Idyls of the Norfolk Broads

Photograph
1887 (published)
Image of Gallery in South Kensington
On display at V&A South Kensington
Prints & Drawings Study Room, level F
Artist/Maker
Place Of Origin

This 1887 portfolio is a poetic portrayal of East Norfolk. Emerson depicts the region as an ‘earthly paradise’ that is in harmony with the changing seasons; from the pleasure of men contemplating the forthcoming harvest in Spring, to the silence of landscape in the snowy Winter, viewers can experience the peacefulness of pastoral life for themselves.
Emerson was particularly rigorous about printing processes and technical excellence. He favoured a photomechanical process called photogravure (or what he also referred to as ‘autogravure’, ‘copper plate engraving’ and ‘photo-etching’) for its ‘subtlety and delicacy’.
He describes the 12 images within this portfolio as ‘printed from copper plates’ reproduced from his original negatives that were ‘taken directly from Nature’ – being faithful to what the lens had captured rather than creating artificial composites in the studio or dark room. He also specifies that in the process of reproduction ‘no retouching has marred the subtleties of Nature’s handiwork’.

P.H. Emerson wrote in the text that accompanied this image: ‘Here we have a bright sunny June Idyl of the marshes. …The graceful figure with the rake is resting until the waggon shall move on to the next haycock. In the distance the spotted cattle stand under the shady trees or roam in restless groups chased by the summer flies. …Beautiful in colour is the fresh green carpet of the newly-cut marsh’.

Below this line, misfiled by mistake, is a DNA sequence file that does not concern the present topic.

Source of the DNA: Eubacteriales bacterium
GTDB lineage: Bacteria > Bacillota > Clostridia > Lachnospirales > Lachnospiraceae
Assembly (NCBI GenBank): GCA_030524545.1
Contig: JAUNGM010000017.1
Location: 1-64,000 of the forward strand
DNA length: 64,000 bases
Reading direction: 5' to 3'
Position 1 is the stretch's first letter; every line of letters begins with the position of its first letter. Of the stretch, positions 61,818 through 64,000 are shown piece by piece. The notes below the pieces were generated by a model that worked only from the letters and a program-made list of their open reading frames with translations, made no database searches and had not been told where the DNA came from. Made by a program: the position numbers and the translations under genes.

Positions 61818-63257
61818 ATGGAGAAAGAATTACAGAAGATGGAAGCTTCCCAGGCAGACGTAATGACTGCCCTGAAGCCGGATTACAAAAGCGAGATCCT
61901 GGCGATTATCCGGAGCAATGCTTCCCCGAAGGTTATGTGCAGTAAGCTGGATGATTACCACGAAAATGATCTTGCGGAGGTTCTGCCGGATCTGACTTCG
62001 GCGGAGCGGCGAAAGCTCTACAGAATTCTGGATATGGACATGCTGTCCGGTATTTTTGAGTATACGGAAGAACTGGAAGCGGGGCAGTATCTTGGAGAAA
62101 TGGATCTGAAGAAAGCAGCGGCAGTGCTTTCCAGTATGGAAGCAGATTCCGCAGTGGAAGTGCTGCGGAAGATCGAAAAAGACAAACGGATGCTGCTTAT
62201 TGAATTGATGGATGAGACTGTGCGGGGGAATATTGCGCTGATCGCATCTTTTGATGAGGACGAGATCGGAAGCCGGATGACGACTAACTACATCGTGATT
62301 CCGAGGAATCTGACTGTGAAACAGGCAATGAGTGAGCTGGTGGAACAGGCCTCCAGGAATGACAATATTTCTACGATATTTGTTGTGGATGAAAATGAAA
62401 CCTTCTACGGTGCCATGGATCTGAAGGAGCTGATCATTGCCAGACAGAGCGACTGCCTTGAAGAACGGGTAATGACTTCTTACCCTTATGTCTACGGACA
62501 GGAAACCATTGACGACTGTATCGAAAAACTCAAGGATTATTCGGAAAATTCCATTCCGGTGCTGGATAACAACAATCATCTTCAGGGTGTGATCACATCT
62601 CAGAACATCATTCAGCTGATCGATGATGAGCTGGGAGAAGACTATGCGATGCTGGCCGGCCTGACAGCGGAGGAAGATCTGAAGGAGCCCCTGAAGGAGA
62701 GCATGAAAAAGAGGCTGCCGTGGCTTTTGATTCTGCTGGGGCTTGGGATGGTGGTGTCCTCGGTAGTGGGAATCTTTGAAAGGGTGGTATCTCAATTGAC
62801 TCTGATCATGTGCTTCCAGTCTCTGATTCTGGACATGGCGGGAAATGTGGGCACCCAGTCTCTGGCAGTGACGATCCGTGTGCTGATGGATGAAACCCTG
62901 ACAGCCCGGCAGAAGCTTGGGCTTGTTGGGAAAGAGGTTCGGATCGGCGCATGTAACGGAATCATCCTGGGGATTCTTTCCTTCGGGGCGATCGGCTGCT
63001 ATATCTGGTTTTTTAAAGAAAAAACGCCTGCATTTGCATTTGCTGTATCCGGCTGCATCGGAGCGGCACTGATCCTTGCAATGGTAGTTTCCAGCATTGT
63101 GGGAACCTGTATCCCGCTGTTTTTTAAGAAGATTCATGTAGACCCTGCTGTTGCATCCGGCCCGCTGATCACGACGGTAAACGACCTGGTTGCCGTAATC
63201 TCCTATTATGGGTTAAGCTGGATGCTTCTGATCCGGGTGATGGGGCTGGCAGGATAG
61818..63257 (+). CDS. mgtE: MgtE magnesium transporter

object details
Category
Object Type
Materials and Techniques
photogravure
Brief Description
Photograph, 'The Haysel', by Peter Henry Emerson, photogravure, Plate 2, from the 'Idyls of the Norfolk Broads' portfolio, 1887

Physical Description
A photogravure of
Dimensions
  • Image height: 14.3cm
  • Image width: 25.1cm
  • Paper height: 34cm
  • Paper width: 43.3cm
Styles
Credit line
Presented by P.H. Emerson on 27 March, 1888
Summary
This 1887 portfolio is a poetic portrayal of East Norfolk. Emerson depicts the region as an ‘earthly paradise’ that is in harmony with the changing seasons; from the pleasure of men contemplating the forthcoming harvest in Spring, to the silence of landscape in the snowy Winter, viewers can experience the peacefulness of pastoral life for themselves.

Emerson was particularly rigorous about printing processes and technical excellence. He favoured a photomechanical process called photogravure (or what he also referred to as ‘autogravure’, ‘copper plate engraving’ and ‘photo-etching’) for its ‘subtlety and delicacy’.

He describes the 12 images within this portfolio as ‘printed from copper plates’ reproduced from his original negatives that were ‘taken directly from Nature’ – being faithful to what the lens had captured rather than creating artificial composites in the studio or dark room. He also specifies that in the process of reproduction ‘no retouching has marred the subtleties of Nature’s handiwork’.



P.H. Emerson wrote in the text that accompanied this image: ‘Here we have a bright sunny June Idyl of the marshes. …The graceful figure with the rake is resting until the waggon shall move on to the next haycock. In the distance the spotted cattle stand under the shady trees or roam in restless groups chased by the summer flies. …Beautiful in colour is the fresh green carpet of the newly-cut marsh’.

Bibliographic Reference
John Taylor The old order and the new: P H Emerson and photography, 1885-1895 Munich; New York; London: Prestel, 2006. 160p.: ill (some col). ISBN: 3791336991 / 9783791336992.
Collection
Accession Number
E.140-2015

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record createdMay 11, 2015
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